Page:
In addition, where alumina or silica dust could contaminate the results or where the ashing process will result in the production of corrosive vapours, a fused quartz chamber ashing furnace may be recommended as the correct solution.

Choosing the correct furnace for your requirements

The most important decision for anyone looking to use a furnace to ash material is whether the furnace should be dedicated to the task for materials analysis to a standard methodology or whether the furnace will also be used for general heat treatment applications in addition to ashing.
Other questions will include whether the process must conform to a given test method; whether the burn-off will generate aggressive fumes that could cause furnace damage or be hazardous; whether the airflow will be sufficient; how large the samples will be; how intensive the workload might be and finally, whether contamination of the ash with silica or alumina would be detrimental.
There is no single solution that meets all requirements and therefore the questions above need to be answered to ensure you select the correct ashing furnace solution within your available budget and normal workflow.

Ashing food in a laboratory setting

A good ashing example in a laboratory setting might be for those wishing to determine the mineral nutrient content (Ca, Mg, Ne, K, Fe, Zn, Cu, and Mn) from composite food groups such as dairy, meats, cereals & rice and vegetables. The complete procedure requires the technician to prepare an ash by using heat and nitric acid to decompose the organic matter and subsequently dissolving the inorganic residue in an appropriate volume of dilute hydrochloric acid.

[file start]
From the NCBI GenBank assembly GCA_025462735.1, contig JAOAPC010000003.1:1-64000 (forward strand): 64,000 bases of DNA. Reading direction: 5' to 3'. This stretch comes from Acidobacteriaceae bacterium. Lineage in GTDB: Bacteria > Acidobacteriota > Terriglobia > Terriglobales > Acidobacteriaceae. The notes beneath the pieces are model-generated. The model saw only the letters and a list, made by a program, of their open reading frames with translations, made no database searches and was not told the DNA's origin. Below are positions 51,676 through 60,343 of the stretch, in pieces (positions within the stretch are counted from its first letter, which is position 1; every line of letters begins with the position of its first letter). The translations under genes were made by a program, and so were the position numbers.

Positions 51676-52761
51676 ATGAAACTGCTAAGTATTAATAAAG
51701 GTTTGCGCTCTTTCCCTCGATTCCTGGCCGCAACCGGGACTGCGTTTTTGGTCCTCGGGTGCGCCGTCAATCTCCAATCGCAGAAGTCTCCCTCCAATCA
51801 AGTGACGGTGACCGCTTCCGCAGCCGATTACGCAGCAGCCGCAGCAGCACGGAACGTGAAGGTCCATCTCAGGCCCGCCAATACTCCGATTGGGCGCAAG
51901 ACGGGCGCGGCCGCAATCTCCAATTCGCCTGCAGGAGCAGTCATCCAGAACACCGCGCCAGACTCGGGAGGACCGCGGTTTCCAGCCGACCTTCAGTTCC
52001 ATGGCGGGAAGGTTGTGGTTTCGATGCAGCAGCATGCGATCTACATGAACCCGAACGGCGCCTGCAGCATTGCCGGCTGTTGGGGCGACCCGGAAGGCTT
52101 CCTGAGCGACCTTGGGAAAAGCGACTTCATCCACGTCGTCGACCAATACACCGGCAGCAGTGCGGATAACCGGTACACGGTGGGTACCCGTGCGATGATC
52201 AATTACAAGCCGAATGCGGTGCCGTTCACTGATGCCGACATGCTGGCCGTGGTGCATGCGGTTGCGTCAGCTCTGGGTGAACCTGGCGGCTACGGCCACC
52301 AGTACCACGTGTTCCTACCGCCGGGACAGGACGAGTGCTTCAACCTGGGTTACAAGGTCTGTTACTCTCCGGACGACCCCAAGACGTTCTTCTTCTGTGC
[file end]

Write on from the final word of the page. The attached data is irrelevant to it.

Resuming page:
The apparatus used will typically include a drying oven, muffle/chamber furnace, hot plate and silica crucibles or quartz beakers holding between 45 and 80ml and a watch glass of appropriate diameter. The reagents used will typically be deionised water (H2O), reagent grade nitric acid (HNO3), reagent grade concentrated hydrochloric acid and diluted HCI.
Usually, the process begins with weighing an amount of the sample (typically around 5g of material) into a selected crucible. Crucibles can be made of various materials including steel, porcelain or quartz each with their own advantages and disadvantages depending on the temperature required for ashing or any potential chemical reactions or contamination possibilities. The sample(s) may then be dried in an oven at around 100ºC for between 12 and 16 hours. Once a sample is dry the crucible and sample will be placed in an ashing furnace for a further period that could reach 16 hours reaching a temperature of 450ºC or higher.